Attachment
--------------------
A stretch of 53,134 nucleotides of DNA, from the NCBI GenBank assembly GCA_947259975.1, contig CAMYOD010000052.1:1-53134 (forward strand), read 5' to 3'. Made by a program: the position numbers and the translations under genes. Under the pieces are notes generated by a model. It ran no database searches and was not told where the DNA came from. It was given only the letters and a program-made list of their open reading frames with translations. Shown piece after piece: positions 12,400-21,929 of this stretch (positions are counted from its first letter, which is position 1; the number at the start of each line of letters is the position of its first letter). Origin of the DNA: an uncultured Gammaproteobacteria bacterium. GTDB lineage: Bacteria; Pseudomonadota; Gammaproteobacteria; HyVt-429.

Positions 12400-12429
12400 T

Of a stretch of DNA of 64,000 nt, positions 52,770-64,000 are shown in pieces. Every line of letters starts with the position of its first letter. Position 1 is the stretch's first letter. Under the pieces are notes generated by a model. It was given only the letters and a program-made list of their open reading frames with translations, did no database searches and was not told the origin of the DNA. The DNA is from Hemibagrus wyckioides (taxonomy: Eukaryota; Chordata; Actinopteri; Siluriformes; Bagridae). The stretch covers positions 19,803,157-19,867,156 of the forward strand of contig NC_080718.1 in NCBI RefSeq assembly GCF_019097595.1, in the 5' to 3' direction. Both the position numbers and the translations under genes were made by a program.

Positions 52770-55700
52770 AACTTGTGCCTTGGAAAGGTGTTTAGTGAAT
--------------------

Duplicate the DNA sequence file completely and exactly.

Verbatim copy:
A stretch of 53,134 nucleotides of DNA, from the NCBI GenBank assembly GCA_947259975.1, contig CAMYOD010000052.1:1-53134 (forward strand), read 5' to 3'. Made by a program: the position numbers and the translations under genes. Under the pieces are notes generated by a model. It ran no database searches and was not told where the DNA came from. It was given only the letters and a program-made list of their open reading frames with translations. Shown piece after piece: positions 12,400-21,929 of this stretch (positions are counted from its first letter, which is position 1; the number at the start of each line of letters is the position of its first letter). Origin of the DNA: an uncultured Gammaproteobacteria bacterium. GTDB lineage: Bacteria; Pseudomonadota; Gammaproteobacteria; HyVt-429.

Positions 12400-12429
12400 T

Of a stretch of DNA of 64,000 nt, positions 52,770-64,000 are shown in pieces. Every line of letters starts with the position of its first letter. Position 1 is the stretch's first letter. Under the pieces are notes generated by a model. It was given only the letters and a program-made list of their open reading frames with translations, did no database searches and was not told the origin of the DNA. The DNA is from Hemibagrus wyckioides (taxonomy: Eukaryota; Chordata; Actinopteri; Siluriformes; Bagridae). The stretch covers positions 19,803,157-19,867,156 of the forward strand of contig NC_080718.1 in NCBI RefSeq assembly GCF_019097595.1, in the 5' to 3' direction. Both the position numbers and the translations under genes were made by a program.

Positions 52770-55700
52770 AACTTGTGCCTTGGAAAGGTGTTTAGTGAAT